From Love to Control: Are You an Enabler?
You start out helping your spouse or your child or your partner out of love. You want to help. Your instincts are good. After all, if you didn’t call in sick for your husband while he’s on a bender, he’d lose his job. If you didn’t take in your friend after she had a fight with her boyfriend, he might really hurt her; yet she still won’t leave him. If you kicked your brother out of your apartment, he’d be homeless; he gambles his money away.
If you just help your loved one through this current crisis, maybe you can mitigate the damage. Maybe you can buy some time to catch your breath. Maybe he can change.
But here’s the problem: You take responsibility for someone else’s bad behavior. And that person doesn’t have to pay the consequences. You do. You lock yourself into a lose-lose position because the emergency situations recur and get worse. But you can’t stop enabling because you will feel very guilty if your loved one is seriously damaged by their behavior.
You are, after all, trying to help. You are trying to find a solution out of love. But you are in a dysfunctional situation. The person you are ‘helping’ does not associate his bad behavior with negative results because you step in to disconnect the train of events.
Your loved one is grateful for your actions, which you have to repeat when the next crisis occurs. And the person you are enabling keeps depending on you to save them. They are often so desperate to keep this pattern going that they will practice emotional blackmail. They will manipulate you to keep your help coming.
And you are desperate, too. You want to avert a crisis. You are in a perpetual state of high stress, which is bad for your health. You may even feel resentful and put upon, and rightfully so. But by now the pattern is so ingrained that it’s hard to see how to break it.
The person you’re enabling has no motivation to change because his problems are always solved for him. He is stuck in the loser role, and always dependent on you. His self-esteem erodes, possibly to a place where he is too demoralized to find a solution. By helping him repeatedly, you are actually postponing the time when he will have to find the strength to make a change in his behavior. You cannot change it for him. You can only change your own.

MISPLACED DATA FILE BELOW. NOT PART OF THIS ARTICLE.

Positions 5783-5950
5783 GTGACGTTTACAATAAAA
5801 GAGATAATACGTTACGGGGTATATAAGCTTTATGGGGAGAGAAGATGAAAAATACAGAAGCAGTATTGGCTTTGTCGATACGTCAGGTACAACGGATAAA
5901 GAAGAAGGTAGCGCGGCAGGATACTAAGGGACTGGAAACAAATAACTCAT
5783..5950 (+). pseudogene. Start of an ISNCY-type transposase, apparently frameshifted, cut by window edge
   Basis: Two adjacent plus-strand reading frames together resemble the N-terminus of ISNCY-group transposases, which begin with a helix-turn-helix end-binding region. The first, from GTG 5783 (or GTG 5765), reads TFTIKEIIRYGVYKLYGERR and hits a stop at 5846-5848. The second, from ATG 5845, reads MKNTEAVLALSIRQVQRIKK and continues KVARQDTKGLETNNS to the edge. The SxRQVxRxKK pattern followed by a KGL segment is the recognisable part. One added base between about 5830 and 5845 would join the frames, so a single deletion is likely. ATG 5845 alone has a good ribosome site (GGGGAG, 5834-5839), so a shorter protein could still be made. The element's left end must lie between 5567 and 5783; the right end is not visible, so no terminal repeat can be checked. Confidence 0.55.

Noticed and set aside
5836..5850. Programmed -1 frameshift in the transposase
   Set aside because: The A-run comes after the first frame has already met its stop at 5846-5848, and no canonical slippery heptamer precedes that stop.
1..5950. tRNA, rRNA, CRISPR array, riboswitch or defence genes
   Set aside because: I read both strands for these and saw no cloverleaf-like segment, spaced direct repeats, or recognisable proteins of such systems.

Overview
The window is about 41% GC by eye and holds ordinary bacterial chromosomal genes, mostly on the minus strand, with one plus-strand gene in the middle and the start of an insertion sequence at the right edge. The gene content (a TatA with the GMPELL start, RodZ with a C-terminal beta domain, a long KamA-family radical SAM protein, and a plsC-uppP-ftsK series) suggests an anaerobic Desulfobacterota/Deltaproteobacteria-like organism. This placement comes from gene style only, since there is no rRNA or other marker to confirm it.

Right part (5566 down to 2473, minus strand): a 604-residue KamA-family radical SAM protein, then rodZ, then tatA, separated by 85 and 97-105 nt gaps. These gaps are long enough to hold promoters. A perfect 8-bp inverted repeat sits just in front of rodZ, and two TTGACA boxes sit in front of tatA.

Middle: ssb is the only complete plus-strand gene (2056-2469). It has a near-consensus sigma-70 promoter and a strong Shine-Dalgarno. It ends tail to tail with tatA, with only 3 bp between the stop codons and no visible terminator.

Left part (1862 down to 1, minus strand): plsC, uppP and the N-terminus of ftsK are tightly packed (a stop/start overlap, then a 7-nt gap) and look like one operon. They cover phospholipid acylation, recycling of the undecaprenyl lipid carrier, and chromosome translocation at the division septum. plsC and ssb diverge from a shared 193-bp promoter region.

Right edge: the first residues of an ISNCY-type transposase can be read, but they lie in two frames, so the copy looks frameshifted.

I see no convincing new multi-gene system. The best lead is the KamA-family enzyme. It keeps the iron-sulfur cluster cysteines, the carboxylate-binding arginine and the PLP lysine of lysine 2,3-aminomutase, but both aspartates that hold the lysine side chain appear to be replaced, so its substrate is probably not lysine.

You need to take a long, hard look at this situation and realize that your love for this person must find a new way to manifest itself. You need to change your behavior by no longer taking responsibility for your loved one’s actions. You need to make it clear that his actions and the consequences of his actions belong to him and him alone. You must give up your need to control what happens to him as a result of his bad choices. Only then will he be motivated to make a change.
And you need to stick to your guns. The person you enable will likely want to continue the dysfunctional pattern. After all, he’s had a free ride. But you must love him enough to stand firm. You may find an organization, or rehabilitation program or a therapist who can help him, but only he can change his own behavior.
You may need help too. You are giving up control of your loved one. You are watching him struggle, and you will be tempted to step in like you always have. It is painful to witness and you may suffer anxiety. A therapist may be a good idea for you, too.
The good news is, you have made a courageous change. You have stopped a toxic chain of events. But you have not stopped loving that person. You have found a new, healthy way to love him. You can encourage him; let him know you support him. And love him.
Nancy Travers is an Orange County Counseling professional. If you need safe, effective counseling services, please get in touch. You can reach her here: http://www.nancyscounselingcorner.com/contact-us.